Alanis Morissette Works on Her Night Moves

Used to rocking and writing long past her bedtime, the mom-to-be/musician is taking her night life to a new level.

Medically Reviewed by Louise Chang, MD on December 28, 2010
3 min read

"I've always been a night owl," confesses Alanis Morissette, the seven-time Grammy Award-winning singer-turned-TV-fixture, who first skyrocketed to international fame in 1995 with her smash debut album, Jagged Little Pill. "I used to think creativity was tied to burning the candlelight until 4 a.m. In the past I've done much of my writing late at night. But I've had to learn that creativity can happen in the middle of the afternoon, too."

This time-swap doesn't come from some newfound desire to become an early bird. Morissette, 36, is in her third trimester of pregnancy -- she's due to give birth to a son with new husband Mario "MC Souleye" Treadway any day now (as of press time), and she finds it physically impossible to keep such late hours anymore.

"My body just shut down," she says ruefully, recalling how, before she was pregnant, a single day might involve developing or working on multiple television acting projects (Weeds, Nip/Tuck); laying tracks for a new album; writing her first book (philosophical musings meet photo-essay travelogue); lending her famous face to any number of charities -- the environment, eating disorders, Haitian rescue); training to run another marathon (she's competed in two); touring the chat show circuit (she guested on Chelsea Lately on E! last August); and, to top it off, "returning those 43 phone calls" -- all the while playing devoted newlywed.

Of course, long before she added "slash actor slash author" to her rock star résumé, she was jamming across the world in packed arenas and nightclubs before cheering fans, which any performer can tell you is a virtual setup for a bad night's sleep.

"It's not unusual for me to be up in the middle of the night," Morissette agrees. First, there's the adrenaline rush of the show itself. Next are the jubilant hours afterward spent winding down, often with post-midnight meals that take time to digest. Finally, there's sleeping on a crowded tour bus between destinations.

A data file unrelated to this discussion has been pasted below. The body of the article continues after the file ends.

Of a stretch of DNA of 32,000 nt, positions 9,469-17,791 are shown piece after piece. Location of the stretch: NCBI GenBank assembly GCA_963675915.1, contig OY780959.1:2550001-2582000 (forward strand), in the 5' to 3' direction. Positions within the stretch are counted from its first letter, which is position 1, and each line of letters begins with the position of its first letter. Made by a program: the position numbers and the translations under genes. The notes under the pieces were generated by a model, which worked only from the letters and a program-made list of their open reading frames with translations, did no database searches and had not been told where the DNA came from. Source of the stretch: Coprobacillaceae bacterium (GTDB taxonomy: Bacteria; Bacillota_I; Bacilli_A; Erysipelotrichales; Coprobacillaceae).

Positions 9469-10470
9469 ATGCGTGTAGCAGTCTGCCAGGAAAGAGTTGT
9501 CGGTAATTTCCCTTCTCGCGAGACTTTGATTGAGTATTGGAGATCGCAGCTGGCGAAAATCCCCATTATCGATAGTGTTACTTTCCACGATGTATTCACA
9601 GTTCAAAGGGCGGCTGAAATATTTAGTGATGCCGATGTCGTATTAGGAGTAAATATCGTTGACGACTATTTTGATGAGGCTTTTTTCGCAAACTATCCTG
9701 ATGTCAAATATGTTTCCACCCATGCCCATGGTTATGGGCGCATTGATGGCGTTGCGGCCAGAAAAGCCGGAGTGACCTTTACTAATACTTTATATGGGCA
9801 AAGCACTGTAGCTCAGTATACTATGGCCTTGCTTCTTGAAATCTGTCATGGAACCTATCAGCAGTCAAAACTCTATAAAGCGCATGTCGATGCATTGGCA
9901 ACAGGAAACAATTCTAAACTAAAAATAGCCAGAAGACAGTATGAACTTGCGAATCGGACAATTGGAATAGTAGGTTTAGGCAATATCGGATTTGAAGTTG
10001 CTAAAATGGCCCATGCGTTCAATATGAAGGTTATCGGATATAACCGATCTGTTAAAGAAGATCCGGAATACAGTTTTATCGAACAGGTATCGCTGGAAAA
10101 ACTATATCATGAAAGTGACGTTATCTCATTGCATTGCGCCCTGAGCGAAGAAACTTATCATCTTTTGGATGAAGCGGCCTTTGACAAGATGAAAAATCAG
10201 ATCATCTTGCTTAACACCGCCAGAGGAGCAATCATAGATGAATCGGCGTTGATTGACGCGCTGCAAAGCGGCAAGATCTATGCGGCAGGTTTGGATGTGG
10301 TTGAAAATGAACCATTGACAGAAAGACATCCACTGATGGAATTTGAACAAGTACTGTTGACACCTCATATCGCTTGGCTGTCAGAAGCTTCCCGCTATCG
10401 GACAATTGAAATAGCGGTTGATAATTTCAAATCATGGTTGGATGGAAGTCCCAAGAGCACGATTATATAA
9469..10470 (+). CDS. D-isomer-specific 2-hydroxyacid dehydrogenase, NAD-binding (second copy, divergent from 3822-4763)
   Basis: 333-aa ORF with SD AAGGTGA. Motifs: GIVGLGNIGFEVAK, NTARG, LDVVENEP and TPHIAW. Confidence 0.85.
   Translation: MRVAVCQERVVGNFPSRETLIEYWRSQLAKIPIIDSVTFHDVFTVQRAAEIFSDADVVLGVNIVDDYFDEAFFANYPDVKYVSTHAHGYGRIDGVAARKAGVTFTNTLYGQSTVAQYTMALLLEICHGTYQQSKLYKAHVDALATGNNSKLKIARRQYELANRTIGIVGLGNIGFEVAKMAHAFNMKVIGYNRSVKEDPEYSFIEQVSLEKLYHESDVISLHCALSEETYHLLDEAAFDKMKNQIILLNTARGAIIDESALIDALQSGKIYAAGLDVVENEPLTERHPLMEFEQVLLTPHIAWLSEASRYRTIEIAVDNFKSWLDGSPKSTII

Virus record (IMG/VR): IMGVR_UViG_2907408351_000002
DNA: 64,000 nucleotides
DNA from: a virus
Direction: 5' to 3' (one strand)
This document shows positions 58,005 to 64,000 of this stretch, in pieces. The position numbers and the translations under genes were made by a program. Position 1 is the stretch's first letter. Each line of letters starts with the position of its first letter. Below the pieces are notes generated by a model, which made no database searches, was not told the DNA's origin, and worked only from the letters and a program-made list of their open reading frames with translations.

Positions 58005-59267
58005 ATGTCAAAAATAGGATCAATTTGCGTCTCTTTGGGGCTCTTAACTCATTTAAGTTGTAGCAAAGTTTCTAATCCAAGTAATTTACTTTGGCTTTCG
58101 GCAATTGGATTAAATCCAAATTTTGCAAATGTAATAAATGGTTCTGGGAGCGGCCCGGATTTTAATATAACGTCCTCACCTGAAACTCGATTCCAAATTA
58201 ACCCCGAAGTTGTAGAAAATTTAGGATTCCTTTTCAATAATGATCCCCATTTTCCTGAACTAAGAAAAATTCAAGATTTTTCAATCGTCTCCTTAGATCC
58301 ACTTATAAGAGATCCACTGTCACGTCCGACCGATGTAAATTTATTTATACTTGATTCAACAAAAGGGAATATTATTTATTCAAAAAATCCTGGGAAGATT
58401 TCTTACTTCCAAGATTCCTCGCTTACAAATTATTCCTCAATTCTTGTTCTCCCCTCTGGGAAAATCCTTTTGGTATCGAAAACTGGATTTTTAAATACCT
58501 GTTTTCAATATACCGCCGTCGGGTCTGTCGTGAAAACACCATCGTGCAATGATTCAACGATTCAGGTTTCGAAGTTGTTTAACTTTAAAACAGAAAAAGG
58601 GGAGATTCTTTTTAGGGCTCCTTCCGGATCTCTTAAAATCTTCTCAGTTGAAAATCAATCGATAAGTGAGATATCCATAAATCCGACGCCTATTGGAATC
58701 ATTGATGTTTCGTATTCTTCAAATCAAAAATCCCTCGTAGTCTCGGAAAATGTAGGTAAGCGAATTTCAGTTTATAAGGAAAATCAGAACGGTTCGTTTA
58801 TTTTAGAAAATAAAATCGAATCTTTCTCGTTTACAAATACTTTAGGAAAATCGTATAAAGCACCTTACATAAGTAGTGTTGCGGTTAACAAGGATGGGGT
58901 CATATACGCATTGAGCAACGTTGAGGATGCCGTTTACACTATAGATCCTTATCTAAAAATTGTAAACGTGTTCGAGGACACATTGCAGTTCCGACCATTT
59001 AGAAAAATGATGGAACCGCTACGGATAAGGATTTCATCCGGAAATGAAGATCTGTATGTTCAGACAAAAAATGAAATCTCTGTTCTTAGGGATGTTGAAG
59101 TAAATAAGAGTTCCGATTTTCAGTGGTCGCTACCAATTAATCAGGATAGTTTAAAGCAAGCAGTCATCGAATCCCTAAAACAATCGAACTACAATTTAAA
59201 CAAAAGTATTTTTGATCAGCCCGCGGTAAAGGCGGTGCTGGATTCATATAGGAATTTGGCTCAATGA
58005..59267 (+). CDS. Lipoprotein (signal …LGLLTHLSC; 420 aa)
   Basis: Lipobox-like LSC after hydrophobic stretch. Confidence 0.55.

"I've had a problem with insomnia for awhile," Morissette admits, adding that the discomfort of late-stage pregnancy has only compounded the condition. And while she's pretty Zen about it -- "I've surrendered to the experience" of pregnancy -- she's been forced to reevaluate her nights, and days.

It's not a matter of simply snapping your fingers to change established habits, says Jodi Mindell, PhD, associate director of the Sleep Center at the Children's Hospital of Philadelphia, even if the singer is no longer on the road. "But it's never too late to establish a new bedtime routine," she says.

Morissette did just that. Gone are the days of penning lyrics or working on her book while the rest of the world sleeps. Now she heads to bed earlier, at the same time each night, a ritual Mindell recommends.

Morissette also feasts on protein and some fruit about an hour before retiring, another trick Mindell suggests. More advice from Mindell: Make your bedroom a sanctuary, decorate it in soothing or neutral colors, and keep the room temperature on the cool side.

Above all -- toughest perhaps for self-described "workaholics" like Morissette -- for a good 60 minutes before hitting the sack, "stay away from all kinds of electronics -- computers, iPads -- which only stimulate the brain."

"I still wake up at 3 a.m.," laughs Morissette. "If I toss and turn too long I will get up for awhile, and do something productive for an hour or two. I'm lucky, though. When I go back to bed, I can just shut off the alarm clock -- then sleep as late as I like."